You can solve this by using a divide and conquer technique instead. First off, you delegate the processing to a delayed job infrastructure like Rails’ ActiveJob. Or if you’re not using Rails, Sidekiq. Still, that job would take a long time if it was a 100 photos, and there would be the possibility of your worker dying from the workload.

One solution would be to have a job that unzips it, and then enqueues each of the photos to be processed as a separate job. Now instead of your worker having to process 100 photos by itself, it then puts 100 tiny jobs of processing single photos in the queue, which can then be picked up by other workers.

With that in mind, I made a factory line deal with my son: he had to get a handful (or two) of bricks from the bag and dump them into my corner. That meant I only had about 50 bricks to sort which was easier and faster — mainly because by this point, I knew the colour with the most bricks: grey.

The most common block colour was grey.

So what if I knew it was grey? Well, that meant that I only had to pick all the red, green, yellow, blue, black and white bricks. When I was left with grey, I dumped the remaining bricks into the grey box — that saved me one less colour to sort that I would not have been able to do on a larger scale.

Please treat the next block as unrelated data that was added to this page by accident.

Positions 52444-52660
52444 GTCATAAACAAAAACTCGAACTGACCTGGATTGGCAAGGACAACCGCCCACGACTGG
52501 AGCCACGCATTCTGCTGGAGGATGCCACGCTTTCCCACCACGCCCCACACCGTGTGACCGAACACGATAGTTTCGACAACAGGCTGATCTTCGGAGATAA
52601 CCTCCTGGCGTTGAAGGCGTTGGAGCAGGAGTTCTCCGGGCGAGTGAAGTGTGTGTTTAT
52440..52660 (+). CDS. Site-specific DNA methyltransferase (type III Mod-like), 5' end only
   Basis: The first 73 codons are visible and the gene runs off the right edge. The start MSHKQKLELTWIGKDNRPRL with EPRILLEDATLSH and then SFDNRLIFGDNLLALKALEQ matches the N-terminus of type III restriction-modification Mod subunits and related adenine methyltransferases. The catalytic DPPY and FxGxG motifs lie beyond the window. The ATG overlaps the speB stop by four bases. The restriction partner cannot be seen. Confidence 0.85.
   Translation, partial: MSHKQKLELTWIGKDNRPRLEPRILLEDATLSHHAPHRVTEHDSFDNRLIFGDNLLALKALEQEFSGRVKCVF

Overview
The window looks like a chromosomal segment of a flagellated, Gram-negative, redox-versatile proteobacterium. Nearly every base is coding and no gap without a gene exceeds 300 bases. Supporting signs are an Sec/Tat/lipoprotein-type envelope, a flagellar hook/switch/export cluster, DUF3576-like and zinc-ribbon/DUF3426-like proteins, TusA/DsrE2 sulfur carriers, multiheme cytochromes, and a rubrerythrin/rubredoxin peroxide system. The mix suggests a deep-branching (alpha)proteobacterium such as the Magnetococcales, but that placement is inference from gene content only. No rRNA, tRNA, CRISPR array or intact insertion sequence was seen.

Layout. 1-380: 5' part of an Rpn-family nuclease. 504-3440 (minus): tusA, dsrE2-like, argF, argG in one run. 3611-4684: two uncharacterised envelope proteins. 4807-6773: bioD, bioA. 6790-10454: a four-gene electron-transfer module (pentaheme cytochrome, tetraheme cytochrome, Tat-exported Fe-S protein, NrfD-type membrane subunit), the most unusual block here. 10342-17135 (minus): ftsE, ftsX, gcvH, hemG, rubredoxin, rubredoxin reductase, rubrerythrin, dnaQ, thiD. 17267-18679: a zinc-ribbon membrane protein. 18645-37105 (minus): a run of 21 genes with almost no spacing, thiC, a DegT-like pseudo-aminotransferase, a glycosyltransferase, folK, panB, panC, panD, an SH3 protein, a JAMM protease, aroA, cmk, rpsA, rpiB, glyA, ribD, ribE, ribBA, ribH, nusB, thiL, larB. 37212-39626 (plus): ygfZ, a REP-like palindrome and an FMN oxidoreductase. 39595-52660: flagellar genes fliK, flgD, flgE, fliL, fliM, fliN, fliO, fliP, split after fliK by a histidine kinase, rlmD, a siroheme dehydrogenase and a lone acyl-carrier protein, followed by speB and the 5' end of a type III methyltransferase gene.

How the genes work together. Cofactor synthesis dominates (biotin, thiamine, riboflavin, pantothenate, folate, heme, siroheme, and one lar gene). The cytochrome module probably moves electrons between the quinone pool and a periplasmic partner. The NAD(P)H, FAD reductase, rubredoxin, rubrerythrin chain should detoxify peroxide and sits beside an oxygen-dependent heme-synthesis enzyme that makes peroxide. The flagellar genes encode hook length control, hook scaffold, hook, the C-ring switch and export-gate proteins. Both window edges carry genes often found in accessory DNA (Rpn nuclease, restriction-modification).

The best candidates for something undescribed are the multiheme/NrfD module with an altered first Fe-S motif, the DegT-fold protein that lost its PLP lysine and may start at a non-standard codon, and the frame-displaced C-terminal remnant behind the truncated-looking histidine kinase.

An hour later …

All done! Now we just had to clean them. The initial plan was:

  • Dump a box of colours into a basin.
  • Wash with water and soap
  • Dry

What was the problem here? I’ll give you a guess.

Still there? Okay. If we washed with water and soap, that meant we had to rinse the soap off — which meant we had to wash it twice! No way! So I decided not to add soap but just thoroughly wash with warm water.

The modified plan was:

  • Dump a box of colours into a basin
  • Wash with water thoroughly